If you are a CIO, do you have what it takes to be a CEO?
That's a question that seems to have gotten lots of past press, including an InformationWeek blog back in January about the background of Yahoo's new chief executive, Scott Thompson. After listing a handful of CIOs who rose to the CEO slot, author Chris Murphy acknowledges that the tech chief in the C suite isn't always in line to move up, unfair as that may be:
Much has been written about why more CIOs don't become CEOs. They're often pandering cliches, like CIOs aren't good communicators. True, a CIO likely needs P&L responsibility before getting the CEO nod, but that's not a huge leap given the importance of e-commerce, data-driven marketing, supply chains, and technology-embedded products today.
One oft-cited reason that CIOs don't make it to the top is that they don't report to the CEO, but instead to the CFO or even the COO. This not only puts them lower in the food chain than other C suiters, but it can leave the impression that CIOs aren't to be trusted as businesspeople (as opposed to as geeks).
This is a view that's been reiterated endlessly in well meaning articles, such as one posted in Forbes by Joerg Heistermann, CEO of the Americas for IDS Scheer two years ago, which states:
CIOs love technology. It's a hobby, a passion and a secret lover. At work, technology is used to improve productivity and revenue. At home, the latest mobile and multimedia gadgets are the center of gravity for leisure activities.
It's the exclusive focus on this very passion that inhibits CIOs from growing into a CEO role. To get to the next level, CIOs have to expand their area of interest, gain new communications skills and learn the language of business.
Whether or not this assessment can be generalized for most CIOs is open to question. But the fact is, the stereotype of the CIO as a geek isolated from key boardroom realities persists in many places -- as does the question of the competence of women executives. As a result, the advice given to CIOs can be just as inane as that proffered to women. (The cited article recommends, among other things, working hard, cultivating higher-ups, dressing well, and playing golf.)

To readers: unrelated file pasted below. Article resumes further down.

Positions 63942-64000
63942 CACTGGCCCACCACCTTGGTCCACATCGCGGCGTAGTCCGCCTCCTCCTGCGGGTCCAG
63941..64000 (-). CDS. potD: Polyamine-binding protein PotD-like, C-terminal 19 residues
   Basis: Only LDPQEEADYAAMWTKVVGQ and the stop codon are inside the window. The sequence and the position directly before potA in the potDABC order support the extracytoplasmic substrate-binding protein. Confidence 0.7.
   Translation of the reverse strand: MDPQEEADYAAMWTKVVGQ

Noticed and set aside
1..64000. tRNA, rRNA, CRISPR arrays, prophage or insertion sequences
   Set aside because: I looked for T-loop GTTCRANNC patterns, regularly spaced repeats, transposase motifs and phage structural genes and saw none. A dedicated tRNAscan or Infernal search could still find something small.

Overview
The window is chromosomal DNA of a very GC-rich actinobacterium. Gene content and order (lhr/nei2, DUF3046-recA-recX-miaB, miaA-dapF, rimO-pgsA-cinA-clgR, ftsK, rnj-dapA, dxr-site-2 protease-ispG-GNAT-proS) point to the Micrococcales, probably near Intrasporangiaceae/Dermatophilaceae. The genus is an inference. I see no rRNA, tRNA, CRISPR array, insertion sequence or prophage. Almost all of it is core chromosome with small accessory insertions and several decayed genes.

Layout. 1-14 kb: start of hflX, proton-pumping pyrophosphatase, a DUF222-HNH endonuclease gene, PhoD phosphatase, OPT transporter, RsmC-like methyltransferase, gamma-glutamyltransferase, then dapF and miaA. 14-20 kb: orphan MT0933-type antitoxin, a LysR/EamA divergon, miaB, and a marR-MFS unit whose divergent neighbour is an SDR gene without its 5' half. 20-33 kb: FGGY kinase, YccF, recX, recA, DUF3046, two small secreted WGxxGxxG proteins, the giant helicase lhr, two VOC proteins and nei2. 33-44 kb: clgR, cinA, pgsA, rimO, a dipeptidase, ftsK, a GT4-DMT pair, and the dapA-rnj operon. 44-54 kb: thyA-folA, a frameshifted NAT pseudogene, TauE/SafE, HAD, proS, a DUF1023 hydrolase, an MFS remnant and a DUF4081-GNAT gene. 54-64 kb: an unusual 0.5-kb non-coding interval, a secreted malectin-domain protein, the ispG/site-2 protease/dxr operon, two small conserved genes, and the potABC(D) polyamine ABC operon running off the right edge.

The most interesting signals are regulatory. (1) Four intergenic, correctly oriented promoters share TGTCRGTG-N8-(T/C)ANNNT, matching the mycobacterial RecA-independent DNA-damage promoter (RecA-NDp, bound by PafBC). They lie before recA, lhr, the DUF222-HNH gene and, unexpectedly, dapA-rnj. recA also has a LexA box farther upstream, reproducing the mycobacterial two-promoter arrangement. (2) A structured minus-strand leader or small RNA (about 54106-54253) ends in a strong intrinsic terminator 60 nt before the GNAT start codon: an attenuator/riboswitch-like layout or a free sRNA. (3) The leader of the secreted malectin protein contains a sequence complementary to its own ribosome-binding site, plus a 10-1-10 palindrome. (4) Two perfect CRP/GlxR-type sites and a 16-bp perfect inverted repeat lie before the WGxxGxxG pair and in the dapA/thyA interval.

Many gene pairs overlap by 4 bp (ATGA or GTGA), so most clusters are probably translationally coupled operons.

Where in all this is the real help for ambitious CIOs?
Perhaps the place to look is within one's organization and, by extension, one's industry. Who is being promoted? What values and skills do those people possess? What is the overall vision of the company, and how well is it being realized by upper management? If it's not being realized or if there's a shortfall, how can you, as a CIO, improve the scenario?
No matter what your background, the CEO spot also requires specific skills. Much has been written about these, in scholarly treatises and armchair summations, but a few key points rise to the surface. In general, CEOs must have the following attributes to succeed:
Business skills. We're talking finance, management, the works; everything that goes into an MBA and then some.
People skills. Leadership capabilities are shared by nearly all CEOs. And while much may be down to personal charisma, CEOs must be good managers, good speakers, and good salespeople.
Industry chops. To really succeed, a CEO must know the nature of the business he or she is running and be thoroughly versed in its history, market position, value chain(s), key issues, and short- and long-term strategies.
Personal confidence. A strong ego and an iron will are musts for the top spot. Unless you think you're an alpha dog, you can't convince others you are.
Support. A CEO is only as good as the people around him or her -- mentors, key stakeholders, direct reports. Without the endorsement of these constituents, a CEO's ship will sink, no matter how strong it is setting out.
Do you as an executive have these characteristics? Then go for it -- whether you're a CIO or not.
— Mary Jander , Managing Editor, Internet Evolution